lincRNAs desempenham papel crucial no desenvolvimento e regulação das células

sexta-feira, agosto 13, 2010

'Linc-Ing' a Noncoding RNA to a Central Cellular Pathway

ScienceDaily (Aug. 12, 2010) — The recent discovery of more than a thousand genes known as large intergenic non-coding RNAs (or "lincRNAs") opened up a new approach to understanding the function and organization of the genome. That surprising breakthrough is now made even more compelling with the finding that dozens of these lincRNAs are induced by p53 (the most commonly mutated gene in cancer), suggesting that this class of genes plays a critical role in cell development and regulation. Furthermore, the researchers identify one lincRNA in particular (lincRNA-p21), and demonstrate its critical role in suppressing the reading of many genes across the genome following p53 activation.

Led by investigators at Beth Israel Deaconess Medical Center (BIDMC) and the Broad Institute, the results are published in the August 6 issue of the journal Cell, which appears online July 29.
"We think that lincRNA-p21 may represent a new class of 'tumor suppressor lincRNAs,'" said senior author John Rinn, PhD, Assistant Professor of Pathology at BIDMC and Harvard Medical School, and an Associate Member of the Broad Institute. "These findings may lead to the identification of novel biomarkers and targets for anti-cancer therapies, as well as add to our understanding of the mechanisms of gene regulation by lincRNAs."
Since the central role of the p53 gene in cancer was first described more than 30 years ago, literally thousands of scientific publications have been published describing various aspects of its "tumor suppressor" role in regulating cell cycle and cell death (apoptosis) in response to DNA damage, by turning various relevant response genes on or off. However, the intermediary partners and mechanisms by which it carries out its function are still little understood. This current work demonstrates that several dozen lincRNAs are targeted directly by p53, and lincRNA-p21 in particular responds to p53 signaling by suppressing multiple genes across the genome to drive apoptosis.
"We were surprised to find that lincRNA-p21 appears to be functioning as a global repressor, regulating hundreds of genes in the p53 pathway," said Maite Huarte, PhD, first and co-corresponding author."This lincRNA is playing defense for p53 to block other pathways in their efforts to interfere with p53's critical job of tumor suppression by cell death."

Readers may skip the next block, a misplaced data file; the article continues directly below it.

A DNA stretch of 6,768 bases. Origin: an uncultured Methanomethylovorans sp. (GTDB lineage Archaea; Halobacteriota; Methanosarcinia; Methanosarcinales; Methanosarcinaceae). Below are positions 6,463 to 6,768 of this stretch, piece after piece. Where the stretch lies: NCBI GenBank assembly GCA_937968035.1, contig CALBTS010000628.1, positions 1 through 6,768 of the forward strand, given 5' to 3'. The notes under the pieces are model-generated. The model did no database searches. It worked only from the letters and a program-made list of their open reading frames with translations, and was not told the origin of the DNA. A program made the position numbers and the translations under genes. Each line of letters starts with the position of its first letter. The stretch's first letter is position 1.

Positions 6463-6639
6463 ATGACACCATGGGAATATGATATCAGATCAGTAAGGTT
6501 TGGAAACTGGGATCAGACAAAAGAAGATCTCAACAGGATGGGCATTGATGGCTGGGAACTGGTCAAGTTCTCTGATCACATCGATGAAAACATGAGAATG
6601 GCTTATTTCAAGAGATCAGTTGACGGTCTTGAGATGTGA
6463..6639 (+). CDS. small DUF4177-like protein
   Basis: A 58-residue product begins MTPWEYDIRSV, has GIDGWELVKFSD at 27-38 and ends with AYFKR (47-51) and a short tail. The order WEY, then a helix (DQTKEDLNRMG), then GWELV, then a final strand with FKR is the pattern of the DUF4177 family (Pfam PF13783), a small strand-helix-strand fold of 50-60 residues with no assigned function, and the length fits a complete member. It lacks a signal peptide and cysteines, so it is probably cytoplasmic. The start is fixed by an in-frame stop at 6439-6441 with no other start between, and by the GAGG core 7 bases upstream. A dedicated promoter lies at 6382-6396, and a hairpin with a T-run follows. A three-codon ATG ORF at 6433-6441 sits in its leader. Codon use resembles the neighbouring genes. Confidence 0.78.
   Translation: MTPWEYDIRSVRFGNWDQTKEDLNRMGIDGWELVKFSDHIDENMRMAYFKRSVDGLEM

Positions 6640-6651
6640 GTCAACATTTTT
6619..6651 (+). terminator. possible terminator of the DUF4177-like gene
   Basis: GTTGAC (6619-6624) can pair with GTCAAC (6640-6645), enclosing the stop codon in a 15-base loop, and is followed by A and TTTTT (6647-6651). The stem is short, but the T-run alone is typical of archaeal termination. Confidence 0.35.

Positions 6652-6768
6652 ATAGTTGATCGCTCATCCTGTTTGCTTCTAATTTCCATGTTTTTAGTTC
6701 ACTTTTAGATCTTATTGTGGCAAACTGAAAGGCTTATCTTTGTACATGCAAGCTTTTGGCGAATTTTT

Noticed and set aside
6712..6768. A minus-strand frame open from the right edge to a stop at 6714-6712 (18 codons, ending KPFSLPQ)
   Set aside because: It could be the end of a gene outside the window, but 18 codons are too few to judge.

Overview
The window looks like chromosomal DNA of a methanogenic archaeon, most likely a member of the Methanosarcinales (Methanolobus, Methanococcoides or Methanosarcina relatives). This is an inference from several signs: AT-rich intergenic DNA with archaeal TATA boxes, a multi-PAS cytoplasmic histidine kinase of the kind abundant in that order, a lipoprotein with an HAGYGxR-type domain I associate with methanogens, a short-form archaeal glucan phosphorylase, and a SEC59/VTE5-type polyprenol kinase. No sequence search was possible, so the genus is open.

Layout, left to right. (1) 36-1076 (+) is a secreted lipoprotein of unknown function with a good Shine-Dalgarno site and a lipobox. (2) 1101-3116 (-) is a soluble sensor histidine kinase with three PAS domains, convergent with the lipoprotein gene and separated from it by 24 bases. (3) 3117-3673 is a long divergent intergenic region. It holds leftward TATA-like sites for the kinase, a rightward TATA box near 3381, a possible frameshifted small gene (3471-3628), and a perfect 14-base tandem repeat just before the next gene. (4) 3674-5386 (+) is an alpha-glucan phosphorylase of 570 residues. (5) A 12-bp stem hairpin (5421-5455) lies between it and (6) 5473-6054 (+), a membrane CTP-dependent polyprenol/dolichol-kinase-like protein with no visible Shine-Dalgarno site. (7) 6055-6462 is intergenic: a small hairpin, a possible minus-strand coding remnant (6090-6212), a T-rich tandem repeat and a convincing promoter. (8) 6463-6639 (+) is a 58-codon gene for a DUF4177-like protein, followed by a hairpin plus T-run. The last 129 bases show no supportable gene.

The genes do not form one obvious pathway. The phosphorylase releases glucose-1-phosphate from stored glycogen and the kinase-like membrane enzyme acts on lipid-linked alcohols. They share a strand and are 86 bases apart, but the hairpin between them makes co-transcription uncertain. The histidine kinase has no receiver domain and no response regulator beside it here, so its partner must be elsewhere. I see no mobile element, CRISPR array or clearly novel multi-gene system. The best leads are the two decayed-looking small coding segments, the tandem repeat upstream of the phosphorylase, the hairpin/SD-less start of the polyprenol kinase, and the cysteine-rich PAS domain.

Read more here/Leia mais aqui: Science Daily

Cell, Volume 142, Issue 3, 409-419, 29 July 2010


A Large Intergenic Noncoding RNA Induced by p53 Mediates Global Gene Repression in the p53 Response

Maite Huarte1, 2, , , Mitchell Guttman1, 3, David Feldser3, 4, Manuel Garber1, Magdalena J. Koziol1, 2, Daniela Kenzelmann-Broz5, 6, Ahmad M. Khalil1, 2, Or Zuk1, Ido Amit1, Michal Rabani1, Laura D. Attardi5, 6, Aviv Regev1, 3, Eric S. Lander1, 3, 7, Tyler Jacks3, 4 and John L. Rinn1, 2, ,

1 The Broad Institute of MIT and Harvard, Cambridge, MA 02142, USA
2 Department of Pathology, Beth Israel Deaconess Medical Center, Harvard Medical School, Boston, MA 02215, USA
3 Department of Biology, Massachusetts Institute of Technology, Cambridge, MA 02139, USA
4 The Koch Institute for Integrative Cancer Research, Cambridge, MA 02139, USA
5 Department of Radiation Oncology, Stanford University School of Medicine, Stanford, CA 94305, USA
6 Department of and Genetics, Stanford University School of Medicine, Stanford, CA 94305, USA
7 Department of Systems Biology, Harvard Medical School, Boston, MA 02114, USA
Corresponding author

Corresponding author

Highlights► Several lincRNAs are regulated by p53 ► LincRNA-p21 is a bona fide p53 transcriptional target ► LincRNA-p21 mediates global gene repression and apoptosis in the p53 pathway ► LincRNA-p21 represses gene targets through physical association with hnRNP-K


Recently, more than 1000 large intergenic noncoding RNAs (lincRNAs) have been reported. These RNAs are evolutionarily conserved in mammalian genomes and thus presumably function in diverse biological processes. Here, we report the identification of lincRNAs that are regulated by p53. One of these lincRNAs (lincRNA-p21) serves as a repressor in p53-dependent transcriptional responses. Inhibition of lincRNA-p21 affects the expression of hundreds of gene targets enriched for genes normally repressed by p53. The observed transcriptional repression by lincRNA-p21 is mediated through the physical association with hnRNP-K. This interaction is required for proper genomic localization of hnRNP-K at repressed genes and regulation of p53 mediates apoptosis. We propose a model whereby transcription factors activate lincRNAs that serve as key repressors by physically associating with repressive complexes and modulate their localization to sets of previously active genes.


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